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I took various TfL senior managers on tours of London underground

Blog by Joshua Hepple. This blog and its content reflect the views of the author only.

As part of a Disability Equality Training programme run by Transport for All and Inclusion London, I have had the opportunity to be one of six disabled passengers to take various senior managers of Transport for London (TfL) on tours of London underground.

I know that the managers who have observed me using the tube over the past few weeks have found the trip very eye-opening and often left speechless.

I am a wheelchair user with cerebral palsy. I mainly travel with an assistant in case my movements intensify to the point where I find communication difficult. I live in central London and have very good knowledge of the tube. The managers have seen how critical this knowledge is for disabled people, since my journeys require substantially more planning than non-disabled journeys. I need to know where lifts are, where the raised platform is and if the gap is manageable. There are other things I require which TFL have not necessarily always considered. For example, on the circle line gaps are different at different stations. This is a safety hazard, given that I may board on a platform that is straight and arrive on a curved platform where there is a massive gap, such as Baker Street. While fixing gaps requires complex engineering, displaying more information is not insurmountable.

When travelling with me, I found that the TFL managers noticed things which they have never before considered. For example, tube acceleration is a major factor for me. Tubes that are slower seem to be safer, but the tubes that quickly accelerate, sometimes before I have my chair in the designated area, can jolt my chair. Buses have time to wait until I am in place and I can communicate with the driver easily, but I do not have the same advantage on the tube.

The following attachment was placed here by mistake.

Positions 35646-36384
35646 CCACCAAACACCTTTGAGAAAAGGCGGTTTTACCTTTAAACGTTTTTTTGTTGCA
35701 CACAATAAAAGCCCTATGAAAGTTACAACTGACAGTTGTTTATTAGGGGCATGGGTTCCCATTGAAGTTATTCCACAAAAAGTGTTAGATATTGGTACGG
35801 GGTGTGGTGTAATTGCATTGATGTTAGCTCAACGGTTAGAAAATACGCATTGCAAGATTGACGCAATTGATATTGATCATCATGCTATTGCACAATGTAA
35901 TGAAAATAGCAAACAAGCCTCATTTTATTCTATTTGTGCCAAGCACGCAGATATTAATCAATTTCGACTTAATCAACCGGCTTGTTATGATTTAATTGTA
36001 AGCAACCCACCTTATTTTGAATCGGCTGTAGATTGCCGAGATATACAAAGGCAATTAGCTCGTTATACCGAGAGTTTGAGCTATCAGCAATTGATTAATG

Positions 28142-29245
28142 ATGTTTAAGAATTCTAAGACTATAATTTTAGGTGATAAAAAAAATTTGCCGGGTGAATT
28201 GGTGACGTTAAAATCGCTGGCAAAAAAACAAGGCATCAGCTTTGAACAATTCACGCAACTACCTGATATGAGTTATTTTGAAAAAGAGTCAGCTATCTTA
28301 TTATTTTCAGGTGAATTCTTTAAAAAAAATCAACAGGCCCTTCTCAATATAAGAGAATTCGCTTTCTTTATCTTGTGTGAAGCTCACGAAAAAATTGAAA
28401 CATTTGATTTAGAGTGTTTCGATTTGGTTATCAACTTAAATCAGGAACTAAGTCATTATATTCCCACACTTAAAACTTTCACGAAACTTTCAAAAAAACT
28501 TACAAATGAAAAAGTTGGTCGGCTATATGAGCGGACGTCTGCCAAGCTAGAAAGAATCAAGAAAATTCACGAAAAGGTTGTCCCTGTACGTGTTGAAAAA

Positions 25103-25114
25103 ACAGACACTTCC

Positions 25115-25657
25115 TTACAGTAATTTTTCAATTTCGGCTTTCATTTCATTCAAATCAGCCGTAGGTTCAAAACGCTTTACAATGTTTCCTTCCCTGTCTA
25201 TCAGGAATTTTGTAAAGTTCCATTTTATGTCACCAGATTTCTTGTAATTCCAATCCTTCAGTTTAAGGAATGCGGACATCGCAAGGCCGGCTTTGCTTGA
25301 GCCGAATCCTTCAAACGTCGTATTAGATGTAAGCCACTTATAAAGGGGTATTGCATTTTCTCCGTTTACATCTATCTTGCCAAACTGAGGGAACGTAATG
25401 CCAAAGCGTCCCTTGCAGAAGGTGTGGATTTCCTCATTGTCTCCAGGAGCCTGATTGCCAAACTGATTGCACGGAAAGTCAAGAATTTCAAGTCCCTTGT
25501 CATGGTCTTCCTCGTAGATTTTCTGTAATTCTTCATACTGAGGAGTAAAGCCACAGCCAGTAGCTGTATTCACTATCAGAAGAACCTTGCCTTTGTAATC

No one enjoys a busy tube or station and given that I am sitting far lower than the other passengers, I often feel claustrophobic. This is difficult to avoid. However, rush hour is never necessarily the hardest time for me to travel as, despite it being busy, everyone knows where they are going. I find it a nuisance when tourists, especially at the weekend, pause and block the corridors as they try to work out where they are going. Trying to navigate my wheelchair through people who are not moving is far more difficult than joining a fast-flowing artery of commuters who know how to move around stations.

Platform staff are generally friendly and helpful. If I drop my oyster card they can help and I always appreciate TFL’s turn-up-and-go policy, which I thoroughly hope all transport providers can accommodate.

The tube isn’t perfect. The vast majority of stations are not step-free, but turning a system which is 150 years old into something fully accessible is impossible. TFL are moving in the right direction (though not as fast as Victoria tubes accelerate). I appreciate that building a lift in central London is tricky, though I am grateful that I have had the opportunity to provide direct feedback and demonstrations to TFL staff. From my conversations, it is clear that staff are taking accessibility seriously and are grateful for the demonstrations from the disabled guides.